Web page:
Rep. Ortiz: Wavering and Playing Hard to Get

Let our journalists help you make sense of the noise: Subscribe to the Mother Jones Daily newsletter and get a recap of news that matters.

Two days before the expected House vote on health care reform, it’s proving tough to budge wavering Democrats off the fence. Rep. Solomon Ortiz (D-Tex.) says he’s “still undecided.” Ortiz voted for the House’s health care bill last year, but he said couldn’t take a leap of faith that the Senate would pass the changes he wants. (The strategy is for the House to pass the Senate bill and then for the Senate to approve a separate package of fixes sought by House Dems.) And even a deal on abortion might not be enough to bring the anti-choice Texas Democrat on board. 

“We don’t know what they’re going to do, if they’re going to include some of the things that we passed here [in the House],” Ortiz tells Mother Jones. “I’m undecided until I see the product.”

The fate of the health care bill rests on the votes of wavering House Democrats like Ortiz. But when asked what further assurances he needed to sign onto the bill, he seemed to set up a straw man by blaming the upper house. “Most of the members are waiting to see what’s coming from the Senate,” he says. “Some of the changes we want to be sure about are pre-existing conditions, are they going to care about young children, up to age 26—there’s a lot of stuff like that.”

But these items—preventing discrimination by insurance companies against people with pre-existing conditions, and expanding coverage for young people under their parents’ plans—are already in the Senate bill. And the reconciliation package would only strengthen the latter provision. So why is Ortiz holding out? It’s most likely because of his staunch anti-abortion stance. Though he has largely remained mum on the issue, last year Ortiz signed onto the letter by Rep. Bart Stupak (D-Mich.) demanding changes to the House version of the health care bill last year that would restrict access to abortion. In the final stretch, vote counters suspect Ortiz is a member of Stupak’s anti-abortion bloc—the group of Democrats who claim (wrongly) that the legislation will allow federally funded abortions. (Ortiz’s press secretary did not respond to a request for clarification.)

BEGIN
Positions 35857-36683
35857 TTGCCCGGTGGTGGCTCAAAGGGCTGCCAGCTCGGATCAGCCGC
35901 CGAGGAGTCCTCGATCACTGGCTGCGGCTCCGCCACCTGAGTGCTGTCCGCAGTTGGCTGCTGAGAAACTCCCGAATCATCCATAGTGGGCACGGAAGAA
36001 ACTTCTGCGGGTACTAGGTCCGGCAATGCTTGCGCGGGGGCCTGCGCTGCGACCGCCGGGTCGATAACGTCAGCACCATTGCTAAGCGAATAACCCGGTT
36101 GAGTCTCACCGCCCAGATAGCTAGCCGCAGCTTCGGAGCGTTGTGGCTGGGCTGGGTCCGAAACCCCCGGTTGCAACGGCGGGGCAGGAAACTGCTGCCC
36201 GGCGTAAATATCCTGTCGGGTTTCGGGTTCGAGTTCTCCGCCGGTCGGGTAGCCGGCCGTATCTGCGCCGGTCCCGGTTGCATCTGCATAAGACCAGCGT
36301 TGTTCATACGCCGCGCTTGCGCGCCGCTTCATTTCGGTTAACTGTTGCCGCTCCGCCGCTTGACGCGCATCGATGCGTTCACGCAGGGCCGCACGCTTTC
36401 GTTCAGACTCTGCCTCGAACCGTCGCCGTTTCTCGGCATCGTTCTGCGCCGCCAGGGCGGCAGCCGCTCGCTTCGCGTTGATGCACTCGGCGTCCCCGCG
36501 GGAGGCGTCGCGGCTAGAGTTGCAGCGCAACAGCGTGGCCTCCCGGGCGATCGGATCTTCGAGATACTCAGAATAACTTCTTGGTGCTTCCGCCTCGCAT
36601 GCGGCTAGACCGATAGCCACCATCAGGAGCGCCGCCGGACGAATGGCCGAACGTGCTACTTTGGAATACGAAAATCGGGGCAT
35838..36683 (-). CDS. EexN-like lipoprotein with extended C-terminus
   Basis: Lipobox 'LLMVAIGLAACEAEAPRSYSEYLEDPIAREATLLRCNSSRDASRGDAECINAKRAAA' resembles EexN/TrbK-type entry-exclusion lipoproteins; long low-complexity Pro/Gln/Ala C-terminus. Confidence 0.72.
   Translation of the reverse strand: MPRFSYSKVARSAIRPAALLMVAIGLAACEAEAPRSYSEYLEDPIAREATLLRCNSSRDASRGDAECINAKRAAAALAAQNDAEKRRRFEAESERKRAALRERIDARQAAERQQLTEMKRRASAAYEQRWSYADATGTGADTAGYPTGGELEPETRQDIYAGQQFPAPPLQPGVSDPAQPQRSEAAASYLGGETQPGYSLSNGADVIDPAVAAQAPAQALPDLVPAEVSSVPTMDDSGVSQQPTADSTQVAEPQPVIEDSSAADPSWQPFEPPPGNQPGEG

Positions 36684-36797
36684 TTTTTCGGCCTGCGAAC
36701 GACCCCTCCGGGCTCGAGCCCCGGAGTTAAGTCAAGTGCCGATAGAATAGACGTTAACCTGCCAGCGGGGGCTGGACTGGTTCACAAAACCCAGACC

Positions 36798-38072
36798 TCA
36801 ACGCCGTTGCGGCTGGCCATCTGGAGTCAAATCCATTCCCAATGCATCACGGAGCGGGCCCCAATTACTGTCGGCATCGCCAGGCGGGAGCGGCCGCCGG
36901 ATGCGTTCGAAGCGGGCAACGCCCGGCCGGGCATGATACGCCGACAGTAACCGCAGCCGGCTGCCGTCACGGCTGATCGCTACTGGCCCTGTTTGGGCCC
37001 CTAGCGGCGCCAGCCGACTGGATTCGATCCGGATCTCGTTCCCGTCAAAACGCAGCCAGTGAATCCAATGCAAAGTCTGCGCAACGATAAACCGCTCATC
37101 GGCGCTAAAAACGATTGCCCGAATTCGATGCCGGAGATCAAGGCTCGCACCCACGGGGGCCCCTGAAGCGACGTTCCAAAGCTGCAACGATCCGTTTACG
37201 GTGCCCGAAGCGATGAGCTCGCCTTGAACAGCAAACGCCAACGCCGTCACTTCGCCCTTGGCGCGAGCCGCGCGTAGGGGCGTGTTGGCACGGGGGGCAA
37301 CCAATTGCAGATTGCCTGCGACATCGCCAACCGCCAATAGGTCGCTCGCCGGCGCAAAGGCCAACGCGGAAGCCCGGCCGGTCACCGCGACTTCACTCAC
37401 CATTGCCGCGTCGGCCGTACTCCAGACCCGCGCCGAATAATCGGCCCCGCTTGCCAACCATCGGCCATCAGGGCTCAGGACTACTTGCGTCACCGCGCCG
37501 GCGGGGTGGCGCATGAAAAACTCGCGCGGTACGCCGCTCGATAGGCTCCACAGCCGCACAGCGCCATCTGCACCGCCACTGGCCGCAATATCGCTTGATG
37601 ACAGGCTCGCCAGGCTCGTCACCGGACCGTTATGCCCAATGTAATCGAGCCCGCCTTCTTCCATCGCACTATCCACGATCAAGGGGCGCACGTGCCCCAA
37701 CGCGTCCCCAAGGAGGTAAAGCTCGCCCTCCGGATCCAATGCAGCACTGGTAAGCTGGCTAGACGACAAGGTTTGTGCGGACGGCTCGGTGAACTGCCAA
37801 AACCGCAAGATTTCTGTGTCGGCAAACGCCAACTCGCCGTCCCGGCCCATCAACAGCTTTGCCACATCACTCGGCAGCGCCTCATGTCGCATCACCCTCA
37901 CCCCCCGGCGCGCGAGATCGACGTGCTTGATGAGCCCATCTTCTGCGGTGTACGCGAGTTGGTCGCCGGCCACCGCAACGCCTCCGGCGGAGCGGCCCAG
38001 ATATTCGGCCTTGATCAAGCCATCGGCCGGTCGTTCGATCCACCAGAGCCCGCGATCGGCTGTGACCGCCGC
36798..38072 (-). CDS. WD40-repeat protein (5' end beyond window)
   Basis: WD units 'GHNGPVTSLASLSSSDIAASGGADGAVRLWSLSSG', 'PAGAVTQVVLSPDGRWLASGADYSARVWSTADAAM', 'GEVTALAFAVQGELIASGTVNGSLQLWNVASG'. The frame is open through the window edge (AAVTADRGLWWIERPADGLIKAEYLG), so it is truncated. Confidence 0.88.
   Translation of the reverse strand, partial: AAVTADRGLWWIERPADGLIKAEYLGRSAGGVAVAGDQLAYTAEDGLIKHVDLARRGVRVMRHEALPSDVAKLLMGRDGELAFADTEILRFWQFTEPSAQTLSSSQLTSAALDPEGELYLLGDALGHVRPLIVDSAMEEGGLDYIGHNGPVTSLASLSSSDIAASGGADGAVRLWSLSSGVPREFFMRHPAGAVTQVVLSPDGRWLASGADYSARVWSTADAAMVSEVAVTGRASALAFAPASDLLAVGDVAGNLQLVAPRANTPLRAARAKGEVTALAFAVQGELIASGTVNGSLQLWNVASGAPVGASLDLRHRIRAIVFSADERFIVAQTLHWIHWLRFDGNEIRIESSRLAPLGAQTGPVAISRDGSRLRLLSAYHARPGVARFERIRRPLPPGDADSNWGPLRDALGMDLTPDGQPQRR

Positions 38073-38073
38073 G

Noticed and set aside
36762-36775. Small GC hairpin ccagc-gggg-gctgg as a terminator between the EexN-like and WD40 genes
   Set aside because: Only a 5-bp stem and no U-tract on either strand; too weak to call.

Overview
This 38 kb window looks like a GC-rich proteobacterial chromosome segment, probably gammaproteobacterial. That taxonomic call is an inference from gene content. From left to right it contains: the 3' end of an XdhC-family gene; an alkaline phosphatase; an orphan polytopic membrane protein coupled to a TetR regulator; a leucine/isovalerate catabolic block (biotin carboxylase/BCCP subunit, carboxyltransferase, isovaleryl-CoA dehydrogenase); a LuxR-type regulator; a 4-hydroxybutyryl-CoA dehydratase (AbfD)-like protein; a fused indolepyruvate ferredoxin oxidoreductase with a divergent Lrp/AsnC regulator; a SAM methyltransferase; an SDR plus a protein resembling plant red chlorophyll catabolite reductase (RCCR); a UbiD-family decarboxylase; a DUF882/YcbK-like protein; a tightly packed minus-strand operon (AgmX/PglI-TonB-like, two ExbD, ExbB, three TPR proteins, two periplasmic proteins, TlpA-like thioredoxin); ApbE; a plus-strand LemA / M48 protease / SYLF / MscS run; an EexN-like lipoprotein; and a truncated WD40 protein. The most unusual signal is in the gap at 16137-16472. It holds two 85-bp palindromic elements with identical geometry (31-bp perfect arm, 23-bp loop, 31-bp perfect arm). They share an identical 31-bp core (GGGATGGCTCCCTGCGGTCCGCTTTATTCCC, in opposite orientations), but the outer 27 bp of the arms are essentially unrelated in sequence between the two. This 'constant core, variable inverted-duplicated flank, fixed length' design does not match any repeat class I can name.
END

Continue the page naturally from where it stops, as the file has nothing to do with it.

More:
There are reports that Stupak and his gang may agree to a compromise that would compel the congressional Democratic leadership to pass a separate bill that will tighten restrictions on abortion coverage. Will Ortiz have faith in this non-binding commitment? He says he doesn’t even trust the Senate to pass the amended health-care bill via a reconciliation vote—a relatively safe assumption, given that such a vote needs only 51 Democrats. “We have sent to the Senate already 265 bills that they have never acted on—are they going to act on this one?” he says. And if he won’t trust the Senate to pass the amended health care reform package, it’s questionable whether he’d count on the Democratic leaders’ promise to pass an even more controversial provision restricting abortion coverage.


Headshot of Editor in Chief of Mother Jones, Clara Jeffery

It sure feels that way to me, and here at Mother Jones, we’ve been thinking a lot about what journalism needs to do differently, and how we can have the biggest impact.

We kept coming back to one word: corruption. Democracy and the rule of law being undermined by those with wealth and power for their own gain. So we're launching an ambitious Mother Jones Corruption Project to do deep, time-intensive reporting on systemic corruption, and asking the MoJo community to help crowdfund it.

We aim to hire, build a team, and give them the time and space needed to understand how we got here and how we might get out. We want to dig into the forces and decisions that have allowed massive conflicts of interest, influence peddling, and win-at-all-costs politics to flourish.

It's unlike anything we've done, and we have seed funding to get started, but we're looking to raise $500,000 from readers by July when we'll be making key budgeting decisions—and the more resources we have by then, the deeper we can dig. If our plan sounds good to you, please help kickstart it with a tax-deductible donation today.

Thanks for reading—whether or not you can pitch in today, or ever, I'm glad you're with us.

Signed by Clara Jeffery

Clara Jeffery, Editor-in-Chief

payment methods

We Recommend